In case you didn't notice, the world is going crazy right now. And whether you're a toilet-paper-hoarder, a COVID-19-conspiracy-theorist, or a hide-in-your-bathroom-with-a-glass-of-wine-person, your life is probably pretty different right now than it was two weeks ago, especially if you have a child. And especially if your child's school has been shut down for the next two weeks or longer.
So I decided to take my educational expertise, my Renaissance-Dad skills, and my parenting foibles, and come up with a list of things for you to do with or for your kids in order to keep your sanity for the foreseeable future. While events, sports, movie theaters, and other businesses are shutting down right now, there are plenty of low-cost and free things that you can do together as a family, as well as things that kids can do to keep their brains sharp while school is not in session.
1. Gardening: My nine-year-old and I spent the weekend building a new garden bed (pictures to come on the Renaissance Dad Facebook page). Once the irrigation is up and running, we'll plant berries. But the building of the garden bed was great together time, soaking up the free vitamin D to help boost our immune systems. Plant some veggies or fruits, or plant a tree. Visit the local nursery and ask for their recommendations. Help your kids learn that it is okay to get their hands dirty! And then please wash them, of course.
2. Exercise: Go on a hike, a rock collection walk, or a walk around your neighborhood. Physical activity will help break up the monotony of the day. Enjoy the weather that is getting nicer in most places and get some more free vitamin D.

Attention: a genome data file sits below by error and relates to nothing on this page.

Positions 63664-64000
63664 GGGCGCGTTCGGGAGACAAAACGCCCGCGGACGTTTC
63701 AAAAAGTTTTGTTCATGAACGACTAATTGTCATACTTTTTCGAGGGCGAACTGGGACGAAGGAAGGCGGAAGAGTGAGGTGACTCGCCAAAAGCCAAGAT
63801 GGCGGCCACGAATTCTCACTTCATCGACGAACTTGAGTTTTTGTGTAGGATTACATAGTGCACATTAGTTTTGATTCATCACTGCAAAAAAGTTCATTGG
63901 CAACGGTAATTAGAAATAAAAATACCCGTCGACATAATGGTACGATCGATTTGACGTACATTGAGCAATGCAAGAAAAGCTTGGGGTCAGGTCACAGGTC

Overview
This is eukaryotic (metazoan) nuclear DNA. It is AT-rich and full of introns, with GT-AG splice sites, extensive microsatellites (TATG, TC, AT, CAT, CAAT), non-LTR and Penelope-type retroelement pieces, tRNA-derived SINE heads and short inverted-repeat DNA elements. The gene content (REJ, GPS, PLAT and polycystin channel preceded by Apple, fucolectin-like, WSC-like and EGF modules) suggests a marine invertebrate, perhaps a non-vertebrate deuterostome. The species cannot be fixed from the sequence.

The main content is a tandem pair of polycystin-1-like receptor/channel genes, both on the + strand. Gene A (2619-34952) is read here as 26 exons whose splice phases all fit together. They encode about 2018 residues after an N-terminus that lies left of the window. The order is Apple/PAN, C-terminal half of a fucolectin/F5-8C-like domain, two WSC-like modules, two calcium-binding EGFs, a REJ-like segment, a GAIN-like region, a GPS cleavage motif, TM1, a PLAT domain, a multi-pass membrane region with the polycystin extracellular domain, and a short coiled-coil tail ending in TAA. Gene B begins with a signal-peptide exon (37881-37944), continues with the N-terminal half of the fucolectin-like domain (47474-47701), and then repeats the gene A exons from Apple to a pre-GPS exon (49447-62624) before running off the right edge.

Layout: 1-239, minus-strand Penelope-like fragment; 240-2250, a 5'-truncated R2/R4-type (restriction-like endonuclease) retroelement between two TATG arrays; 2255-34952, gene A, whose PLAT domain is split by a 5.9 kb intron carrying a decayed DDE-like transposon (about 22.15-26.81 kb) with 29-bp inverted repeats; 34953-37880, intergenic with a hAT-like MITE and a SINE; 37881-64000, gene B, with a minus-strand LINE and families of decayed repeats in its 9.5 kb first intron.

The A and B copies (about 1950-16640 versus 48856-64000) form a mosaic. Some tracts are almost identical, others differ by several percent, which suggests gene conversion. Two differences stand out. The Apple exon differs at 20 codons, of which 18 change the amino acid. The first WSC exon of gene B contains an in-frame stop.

3. Two words - Sidewalk Chalk! Play games or draw in your driveway. After day one when your driveway is covered, maybe you and your kids can write encouraging messages on neighbor's driveways (only if they're not cranky neighbors), or on the sidewalk in your neighborhood. When the world seems to be going crazy, an encouraging, "Smile! It's a new day" written in kid's handwriting will make even the staunchest toilet paper hoarder smile.
4. Fairy House: Build a fairy house in your yard or the park. Fairy houses are something that my kids love to build, and they really like it when I join them (which regrettably isn't very often [play Harry Chapin's Cat's in the Cradle here]). You need nothing other than sticks, leaves, rocks, and imagination. I let my kids do most of the work and I enjoy their giggles and creativity.
5. Read: Encourage your child to read a book or twelve. Instead of giving unlimited screen time, have them earn it by reading books (for every ten minutes you read, you'll get five minutes of screen time, for example). Visit the library (if it's still open) and have your child pick out some books. Or, if you're sheltering in place or all businesses are closed, check out your library's online collection. Times like this are what e-books were invented for! Need a book recommendation? Here's a list of some of my favorite books for teens. And here's a list of my kids' recommendations for picture books, middle-grade, and YA fiction.
Here's where you can sneak in some school work.